Rising tensions between the US and Iran hurt investor sentiment overnight, with European markets closing lower and Wall Street eking out gains. Higher commodity prices could boost the Australian share market.
Market snapshot at 8:15am (AEDT):
- ASX SPI futures +0.5pc at 6,703, ASX 200 (Monday’s close) flat at 6,735
- AUD: 69.39 US cents, 52.71 British pence, 61.98 Euro cents, 75.24 Japanese yen, $NZ1.04
- US: Dow Jones +0.2pc at 28,703, S&P 500 +0.3pc at 3,246, Nasdaq +0.5pc at 9,071
- Europe: FTSE 100 -0.6pc at 7,575, DAX -0.7pc at 13,126, CAC -0.5pc at 6,013, Euro Stoxx 50 -0.3pc at 3,418
- Commodities: Brent crude -0.3pc at $US68.39/barrel, spot gold +1pc at $US1,566.48/ounce
Gold touched its highest price in nearly seven years, as investors sought a safe haven.
Oil prices also continued to rise, with Brent crude topping $US70 per barrel, before paring back some of its gains.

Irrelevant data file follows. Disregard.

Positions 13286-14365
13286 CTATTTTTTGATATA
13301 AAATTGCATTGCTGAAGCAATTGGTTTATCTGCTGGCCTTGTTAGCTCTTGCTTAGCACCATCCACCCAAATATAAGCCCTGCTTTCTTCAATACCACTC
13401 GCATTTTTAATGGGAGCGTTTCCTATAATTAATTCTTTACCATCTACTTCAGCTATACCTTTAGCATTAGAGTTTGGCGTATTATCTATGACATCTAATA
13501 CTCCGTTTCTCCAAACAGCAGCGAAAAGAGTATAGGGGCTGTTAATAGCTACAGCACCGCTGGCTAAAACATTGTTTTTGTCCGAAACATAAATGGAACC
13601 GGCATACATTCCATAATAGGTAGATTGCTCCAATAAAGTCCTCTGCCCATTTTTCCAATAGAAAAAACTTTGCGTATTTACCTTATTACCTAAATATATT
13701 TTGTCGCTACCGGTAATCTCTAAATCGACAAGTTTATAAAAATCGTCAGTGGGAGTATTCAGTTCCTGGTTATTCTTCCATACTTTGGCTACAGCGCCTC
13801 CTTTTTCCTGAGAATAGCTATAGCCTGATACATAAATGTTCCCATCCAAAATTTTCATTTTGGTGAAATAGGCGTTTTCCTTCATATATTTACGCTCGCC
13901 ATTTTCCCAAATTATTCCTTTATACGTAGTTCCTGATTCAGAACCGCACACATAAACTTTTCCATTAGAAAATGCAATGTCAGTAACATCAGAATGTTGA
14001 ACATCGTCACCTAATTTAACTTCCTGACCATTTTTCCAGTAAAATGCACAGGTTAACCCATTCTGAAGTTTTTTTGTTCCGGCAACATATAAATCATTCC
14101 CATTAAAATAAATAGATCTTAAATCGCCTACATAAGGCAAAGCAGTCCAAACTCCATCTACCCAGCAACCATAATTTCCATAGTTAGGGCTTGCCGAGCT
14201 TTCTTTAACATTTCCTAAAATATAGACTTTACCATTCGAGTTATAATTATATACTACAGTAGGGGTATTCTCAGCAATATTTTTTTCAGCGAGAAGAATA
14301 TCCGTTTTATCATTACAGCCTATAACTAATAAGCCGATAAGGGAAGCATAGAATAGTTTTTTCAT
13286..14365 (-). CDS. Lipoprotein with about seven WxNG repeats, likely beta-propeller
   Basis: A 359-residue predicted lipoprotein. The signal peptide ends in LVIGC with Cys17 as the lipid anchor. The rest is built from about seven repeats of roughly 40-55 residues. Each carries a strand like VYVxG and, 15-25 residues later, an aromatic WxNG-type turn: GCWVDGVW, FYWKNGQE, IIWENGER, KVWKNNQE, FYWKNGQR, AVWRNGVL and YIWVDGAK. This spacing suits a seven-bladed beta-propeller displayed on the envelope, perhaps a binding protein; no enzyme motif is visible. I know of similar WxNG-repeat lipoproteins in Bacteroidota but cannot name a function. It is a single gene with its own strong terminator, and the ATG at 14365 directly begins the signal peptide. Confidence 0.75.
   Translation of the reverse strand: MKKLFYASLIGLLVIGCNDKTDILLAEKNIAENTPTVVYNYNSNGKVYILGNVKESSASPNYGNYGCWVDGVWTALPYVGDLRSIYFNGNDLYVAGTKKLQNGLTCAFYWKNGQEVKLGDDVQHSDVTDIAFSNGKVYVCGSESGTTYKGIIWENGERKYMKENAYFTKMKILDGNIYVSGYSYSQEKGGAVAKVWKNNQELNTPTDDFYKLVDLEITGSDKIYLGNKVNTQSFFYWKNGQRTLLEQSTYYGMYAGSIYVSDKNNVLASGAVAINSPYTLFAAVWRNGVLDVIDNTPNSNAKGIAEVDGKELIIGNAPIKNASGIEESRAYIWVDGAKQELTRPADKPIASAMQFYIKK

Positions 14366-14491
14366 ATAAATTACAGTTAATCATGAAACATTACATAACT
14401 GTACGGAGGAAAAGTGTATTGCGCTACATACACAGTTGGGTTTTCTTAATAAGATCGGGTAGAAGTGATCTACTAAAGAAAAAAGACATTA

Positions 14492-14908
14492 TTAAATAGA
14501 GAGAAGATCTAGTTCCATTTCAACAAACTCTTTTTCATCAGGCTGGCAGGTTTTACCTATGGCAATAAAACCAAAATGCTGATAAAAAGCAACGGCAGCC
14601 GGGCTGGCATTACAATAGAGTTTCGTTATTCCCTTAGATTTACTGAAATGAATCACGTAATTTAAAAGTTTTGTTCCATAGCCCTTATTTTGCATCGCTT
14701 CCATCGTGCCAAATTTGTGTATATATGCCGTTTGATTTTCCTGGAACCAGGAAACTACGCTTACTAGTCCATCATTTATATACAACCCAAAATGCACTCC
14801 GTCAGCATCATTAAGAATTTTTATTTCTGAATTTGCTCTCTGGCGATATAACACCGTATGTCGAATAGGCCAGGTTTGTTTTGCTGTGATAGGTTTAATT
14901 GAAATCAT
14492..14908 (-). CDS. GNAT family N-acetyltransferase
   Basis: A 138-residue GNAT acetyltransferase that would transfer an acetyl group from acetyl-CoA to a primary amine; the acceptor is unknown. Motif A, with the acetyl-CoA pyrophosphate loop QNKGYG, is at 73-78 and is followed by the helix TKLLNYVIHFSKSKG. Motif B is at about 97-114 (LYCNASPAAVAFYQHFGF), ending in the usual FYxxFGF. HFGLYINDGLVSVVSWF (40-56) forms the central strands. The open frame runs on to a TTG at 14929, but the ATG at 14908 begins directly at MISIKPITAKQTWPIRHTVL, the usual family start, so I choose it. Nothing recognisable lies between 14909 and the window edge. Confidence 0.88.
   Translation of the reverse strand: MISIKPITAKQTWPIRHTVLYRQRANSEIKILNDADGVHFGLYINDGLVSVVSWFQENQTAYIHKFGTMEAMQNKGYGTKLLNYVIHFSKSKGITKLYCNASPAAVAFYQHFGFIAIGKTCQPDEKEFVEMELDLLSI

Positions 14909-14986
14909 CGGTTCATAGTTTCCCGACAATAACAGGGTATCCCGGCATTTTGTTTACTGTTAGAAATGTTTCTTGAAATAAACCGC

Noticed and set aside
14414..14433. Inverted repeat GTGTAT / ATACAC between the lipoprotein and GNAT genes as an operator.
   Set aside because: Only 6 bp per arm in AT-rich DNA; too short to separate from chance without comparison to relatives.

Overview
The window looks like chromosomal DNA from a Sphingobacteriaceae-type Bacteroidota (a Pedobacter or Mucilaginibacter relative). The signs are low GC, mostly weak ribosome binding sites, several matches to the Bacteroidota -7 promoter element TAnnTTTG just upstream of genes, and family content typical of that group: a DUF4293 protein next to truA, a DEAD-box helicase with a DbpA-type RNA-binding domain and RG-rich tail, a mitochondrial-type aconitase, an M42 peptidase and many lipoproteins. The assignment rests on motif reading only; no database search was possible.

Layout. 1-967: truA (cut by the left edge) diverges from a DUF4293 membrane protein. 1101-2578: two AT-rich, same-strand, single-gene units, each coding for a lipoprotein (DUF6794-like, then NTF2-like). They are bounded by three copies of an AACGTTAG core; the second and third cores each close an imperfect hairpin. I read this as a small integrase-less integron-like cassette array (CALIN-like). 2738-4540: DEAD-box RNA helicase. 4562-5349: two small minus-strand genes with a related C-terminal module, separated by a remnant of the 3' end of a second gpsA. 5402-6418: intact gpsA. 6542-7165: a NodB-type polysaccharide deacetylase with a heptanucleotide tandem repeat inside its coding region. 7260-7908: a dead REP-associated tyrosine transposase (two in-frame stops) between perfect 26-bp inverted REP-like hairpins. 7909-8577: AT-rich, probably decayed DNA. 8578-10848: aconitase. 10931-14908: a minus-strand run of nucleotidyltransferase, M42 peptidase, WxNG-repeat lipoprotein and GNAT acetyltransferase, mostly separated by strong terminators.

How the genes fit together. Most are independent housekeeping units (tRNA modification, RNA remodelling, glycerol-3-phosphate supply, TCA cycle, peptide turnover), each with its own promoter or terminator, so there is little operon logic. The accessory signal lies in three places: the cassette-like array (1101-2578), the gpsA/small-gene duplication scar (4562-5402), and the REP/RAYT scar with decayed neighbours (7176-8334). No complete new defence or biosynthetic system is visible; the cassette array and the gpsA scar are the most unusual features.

Goldman Sachs said the rally in oil prices could be short-lived and that an actual disruption to global supply is not guaranteed.
“It is not a given that any potential retaliation by Iran would target oil producing assets,” Goldman analysts wrote, forecasting that gold prices would be more likely to keep pushing higher.
However, energy stocks were the best performers on the S&P 500, as Wall Street shook off early losses.
The S&P 500 and the Nasdaq ended higher and the Dow Jones posted a 200-point turnaround to push into positive territory at the close.
“Geopolitical tensions remain centre stage with markets clearly in wait-and-see mode,” said NAB economist Tapas Strickland.
“The potential for this to spiral into a cycle of retaliation remains and markets will likely remain cautious.”
Locally, SPI 200 futures point to a positive start for the Australian share market.
The weekly ANZ-Roy Morgan consumer confidence survey will be released later this morning, which Mr Strickland said will be of greater interest than usual, “to glean the extent to which the bushfire crisis may be weighing on consumers”.